Other skaters do moves: Jayne Torvill and Christopher Dean move. And as the music begins at 9:30 a.m. at the Capital Centre, they move toward each other in a hypnotic, erotic rush of steel and ice and choreographed passion.
They wear black. They are blond. Their sleeves billow and their bodies flow against the sheer whiteness of the ice. Only they move -- everything else stops, the Capital Centre is hushed.
They find each other. They cleave together. The arena steams. It is so unexpected to feel that kind of heat emanating from the ice.
"Oh God, nobody moves like that, they give me the chills," says Linda Fratianne, America's 1980 Olympic silver medalist, gasping at the sensual style that earned them their gold medal at the 1984 Olympics. "I've never seen them in the flesh before."
"They make me weak with desire," says Dick Button, the skating impresario and gold medalist who has brought them to America to appear in the World Professional Figure Skating Championship on Friday night.
And this is only rehearsal. When it is over, the computer scoreboard high above the ice flashes an immediate review: "Awesome." The other skaters stand and applaud.
Earlier, they had tried to explain what they would do. "I'm trying to entice him," she said softly. "In the end, he succumbs."
"It's a coming over from regalness to lust," he said sweetly.
But explanations do not suffice.
They are unlikely revolutionaries, these mild, working-class children of Nottingham. In conversation, they are governed by British propriety. But they have broken all the rules of their craft, which can no longer be ridiculed as two-steps on a frozen ballroom. Ice dancing is defined by its limitations, but when they skate they create the illusion that there are none. Deprived of the distractions that consume other skaters -- the axels, the salchows, the triples, the spins -- they have made the most of what they have: themselves. Their repertoire is limited only to their imagination.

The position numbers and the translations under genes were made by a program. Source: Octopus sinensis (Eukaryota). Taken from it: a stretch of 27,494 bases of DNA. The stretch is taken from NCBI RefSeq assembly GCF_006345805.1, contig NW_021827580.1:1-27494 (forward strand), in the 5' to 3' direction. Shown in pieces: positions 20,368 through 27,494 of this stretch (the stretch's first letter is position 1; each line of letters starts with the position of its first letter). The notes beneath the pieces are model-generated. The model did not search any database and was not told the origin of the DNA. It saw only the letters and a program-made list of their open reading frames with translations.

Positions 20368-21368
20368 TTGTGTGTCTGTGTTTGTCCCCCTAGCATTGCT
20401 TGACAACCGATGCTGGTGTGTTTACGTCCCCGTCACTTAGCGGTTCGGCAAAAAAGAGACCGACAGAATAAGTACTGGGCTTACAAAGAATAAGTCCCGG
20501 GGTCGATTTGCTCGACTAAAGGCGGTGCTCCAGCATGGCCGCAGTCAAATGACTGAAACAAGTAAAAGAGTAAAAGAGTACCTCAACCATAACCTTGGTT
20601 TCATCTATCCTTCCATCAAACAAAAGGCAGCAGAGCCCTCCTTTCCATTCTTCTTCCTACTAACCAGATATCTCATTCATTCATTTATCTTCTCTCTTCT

Last winter at the Olympics in Sarajevo, they won the gold medal with a performance of "Bolero" that earned them 12 perfect 6.0 scores and even higher praise. People who care about skating talk about that night the way they once talked about Oleg and Ludmilla Protopopov, who did for pairs skating what Torvill and Dean have done for ice dancing: bring content to acrobatics.
"They do on ice what we began to do 30 years ago," Oleg Protopopov says, standing at rinkside, watching them skate this morning practice. "The idea is the same: the dialogue between a man and a woman. They do it very well. They fit to each other very good. There are no jumps, no spins, no lifts. Nothing. They get 6, 6, 6, 6, 6, 6. For what? For artistry.
"I told him, 'Hello, Chris. How are you? I was waiting for this moment to say hello 30 years.' He didn't understand me."
Or maybe he simply chose not to hear. They stammer when told of the comparison as if it is simply too much to bear. The telegram they received from the queen congratulating them on their victory -- signed Elizabeth R -- is in a bag with the rest waiting for Torvill to place in a scrapbook that's four years behind. The medals are in the bank.
They were honored with the M.B.E. -- Members of the British Empire. They have the Freedom of the City of Nottingham, which allows them to drive their sheep across the city square without penalty. But Their Greatness, as one British reporter calls them, get a 6.0 for modesty. "It's very English," Torvill says in that understated British way.
The tumult is embarrassing, but worse it is distracting. As American gold medalist Scott Hamilton says, the difference between them and everyone else is that "they're obsessed."
After the Olympics, for instance, they went back to Oberstdorf, West Germany, on the German Olympic team train. They have trained there for years. They did not go home until April, after they had won their fourth world championship, their last amateur competition.
"We didn't want to get carried away," Torvill says, over boiled eggs without egg cups at breakfast.
Still, there were lots of people at the airport and a parade through the streets of Nottingham in an open-air car. "Like the pope," she says.
And, then, of course, there was lunch with the queen at Buckingham Palace, a fact that emerges after an hour of prompting.